In set theory, the union (denoted by ∪) of a collection of sets is the set of all elements in the collection. It is one of the fundamental operations through which sets can be combined and related to each other.
For explanation of the symbols used in this article, refer to the table of mathematical symbols.

** Union of two sets **

The union of two sets ''A'' and ''B'' is the set of elements which are in ''A'', in ''B'', or in both ''A'' and ''B''. In symbols,
:$A\; \backslash cup\; B\; =\; \backslash $.
For example, if ''A'' = and ''B'' = then ''A'' ∪ ''B'' = . A more elaborate example (involving two infinite sets) is:
: ''A'' =
: ''B'' =
: $A\; \backslash cup\; B\; =\; \backslash $
As another example, the number 9 is ''not'' contained in the union of the set of prime numbers and the set of even numbers , because 9 is neither prime nor even.
Sets cannot have duplicate elements, so the union of the sets and is . Multiple occurrences of identical elements have no effect on the cardinality of a set or its contents.

** Algebraic properties **

Binary union is an associative operation; that is, for any sets ''A'', ''B'', and ''C'',
:$A\; \backslash cup\; (B\; \backslash cup\; C)\; =\; (A\; \backslash cup\; B)\; \backslash cup\; C.$
Thus the parentheses may be omitted without ambiguity: either of the above can be written as ''A'' ∪ ''B'' ∪ ''C''. Also, union is commutative, so the sets can be written in any order.
The empty set is an identity element for the operation of union. That is, ''A'' ∪ ∅ = ''A'', for any set ''A.'' Also, the union operation is idempotent: ''A'' ∪ ''A'' = ''A''. All these properties follow from analogous facts about logical disjunction.
Intersection distributes over union
:$A\; \backslash cap\; (B\; \backslash cup\; C)\; =\; (A\; \backslash cap\; B)\backslash cup(A\; \backslash cap\; C)$
and union distributes over intersection
:$A\; \backslash cup\; (B\; \backslash cap\; C)\; =\; (A\; \backslash cup\; B)\; \backslash cap\; (A\; \backslash cup\; C).$
The power set of a set ''U'', together with the operations given by union, intersection, and complementation, is a Boolean algebra. In this Boolean algebra, union can be expressed in terms of intersection and complementation by the formula
:$A\; \backslash cup\; B\; =\; \backslash left(A^\backslash text\; \backslash cap\; B^\backslash text\; \backslash right)^\backslash text,$
where the superscript $^\backslash text$ denotes the complement in the universal set ''U''.

** Finite unions **

One can take the union of several sets simultaneously. For example, the union of three sets ''A'', ''B'', and ''C'' contains all elements of ''A'', all elements of ''B'', and all elements of ''C'', and nothing else. Thus, ''x'' is an element of ''A'' ∪ ''B'' ∪ ''C'' if and only if ''x'' is in at least one of ''A'', ''B'', and ''C''.
A finite union is the union of a finite number of sets; the phrase does not imply that the union set is a finite set.

** Arbitrary unions **

The most general notion is the union of an arbitrary collection of sets, sometimes called an ''infinitary union''. If M is a set or class whose elements are sets, then ''x'' is an element of the union of M if and only if there is at least one element ''A'' of M such that ''x'' is an element of ''A''. In symbols:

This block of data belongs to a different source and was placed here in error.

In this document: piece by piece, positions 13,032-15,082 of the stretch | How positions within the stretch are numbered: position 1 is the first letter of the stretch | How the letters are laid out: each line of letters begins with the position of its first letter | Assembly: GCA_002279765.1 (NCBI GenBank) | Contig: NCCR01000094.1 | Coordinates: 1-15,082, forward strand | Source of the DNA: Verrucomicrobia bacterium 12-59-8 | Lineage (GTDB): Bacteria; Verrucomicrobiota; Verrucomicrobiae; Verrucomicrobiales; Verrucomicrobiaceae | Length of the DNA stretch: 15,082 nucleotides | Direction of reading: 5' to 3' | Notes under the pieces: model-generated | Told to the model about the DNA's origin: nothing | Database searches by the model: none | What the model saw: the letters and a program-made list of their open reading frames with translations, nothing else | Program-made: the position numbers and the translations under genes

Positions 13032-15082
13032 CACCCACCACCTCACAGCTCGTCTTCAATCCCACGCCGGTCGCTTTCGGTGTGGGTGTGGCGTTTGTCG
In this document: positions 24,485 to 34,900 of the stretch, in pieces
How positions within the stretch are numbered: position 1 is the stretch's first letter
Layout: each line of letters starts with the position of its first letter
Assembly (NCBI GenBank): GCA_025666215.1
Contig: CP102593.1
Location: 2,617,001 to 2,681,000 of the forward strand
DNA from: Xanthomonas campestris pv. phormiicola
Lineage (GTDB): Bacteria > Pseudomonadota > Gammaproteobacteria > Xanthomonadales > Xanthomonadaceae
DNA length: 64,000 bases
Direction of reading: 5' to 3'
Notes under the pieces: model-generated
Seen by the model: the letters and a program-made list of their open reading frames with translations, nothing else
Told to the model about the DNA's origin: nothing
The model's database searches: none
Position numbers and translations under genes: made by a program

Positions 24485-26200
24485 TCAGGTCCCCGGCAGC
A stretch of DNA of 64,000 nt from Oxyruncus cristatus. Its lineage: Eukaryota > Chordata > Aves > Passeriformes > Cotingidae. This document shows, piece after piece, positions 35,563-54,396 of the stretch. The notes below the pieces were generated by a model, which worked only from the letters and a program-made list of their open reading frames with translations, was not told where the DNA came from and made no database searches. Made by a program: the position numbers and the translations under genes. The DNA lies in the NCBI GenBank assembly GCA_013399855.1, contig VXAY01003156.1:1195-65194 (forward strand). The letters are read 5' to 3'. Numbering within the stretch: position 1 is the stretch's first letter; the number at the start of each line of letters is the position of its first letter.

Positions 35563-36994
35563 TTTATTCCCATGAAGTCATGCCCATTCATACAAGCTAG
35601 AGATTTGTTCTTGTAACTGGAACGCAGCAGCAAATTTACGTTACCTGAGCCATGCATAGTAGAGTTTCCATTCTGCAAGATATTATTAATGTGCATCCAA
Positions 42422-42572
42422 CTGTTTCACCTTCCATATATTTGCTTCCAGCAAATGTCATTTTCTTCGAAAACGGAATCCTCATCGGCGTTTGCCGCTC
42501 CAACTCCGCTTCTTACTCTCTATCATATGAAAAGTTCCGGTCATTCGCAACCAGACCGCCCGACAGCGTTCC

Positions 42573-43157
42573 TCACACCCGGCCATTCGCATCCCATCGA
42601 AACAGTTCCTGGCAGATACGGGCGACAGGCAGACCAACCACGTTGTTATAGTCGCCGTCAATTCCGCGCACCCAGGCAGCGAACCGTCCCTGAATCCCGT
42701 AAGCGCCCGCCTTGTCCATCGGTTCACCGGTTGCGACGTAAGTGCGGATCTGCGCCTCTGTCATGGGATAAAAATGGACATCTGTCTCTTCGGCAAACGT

: $x\; \backslash in\; \backslash bigcup\; \backslash mathbf\; \backslash iff\; \backslash exists\; A\; \backslash in\; \backslash mathbf,\backslash \; x\; \backslash in\; A.$
This idea subsumes the preceding sections—for example, ''A'' ∪ ''B'' ∪ ''C'' is the union of the collection . Also, if M is the empty collection, then the union of M is the empty set.

** Notations **

The notation for the general concept can vary considerably. For a finite union of sets $S\_1,\; S\_2,\; S\_3,\; \backslash dots\; ,\; S\_n$ one often writes $S\_1\; \backslash cup\; S\_2\; \backslash cup\; S\_3\; \backslash cup\; \backslash dots\; \backslash cup\; S\_n$ or $\backslash bigcup\_^n\; S\_i$. Various common notations for arbitrary unions include $\backslash bigcup\; \backslash mathbf$, $\backslash bigcup\_\; A$, and $\backslash bigcup\_\; A\_$. The last of these notations refers to the union of the collection $\backslash left\backslash $, where ''I'' is an index set and $A\_i$ is a set for every $i\; \backslash in\; I$. In the case that the index set ''I'' is the set of natural numbers, one uses the notation $\backslash bigcup\_^\; A\_$, which is analogous to that of the infinite sums in series.
When the symbol "∪" is placed before other symbols (instead of between them), it is usually rendered as a larger size.

Notation encoding

In Unicode, union is represented by the character . In TeX, $\backslash cup$ is rendered from \cup.

** See also **

* Algebra of sets
* Alternation (formal language theory), the union of sets of strings
* Axiom of union
* Disjoint union
* Intersection (set theory)
* Iterated binary operation
* List of set identities and relations
* Naive set theory
* Symmetric difference

Notes

** External links **

*

Infinite Union and Intersection at ProvenMath

De Morgan's laws formally proven from the axioms of set theory. {{Set theory Category:Operations on sets

Notation encoding

In Unicode, union is represented by the character . In TeX, $\backslash cup$ is rendered from \cup.

Notes

Infinite Union and Intersection at ProvenMath

De Morgan's laws formally proven from the axioms of set theory. {{Set theory Category:Operations on sets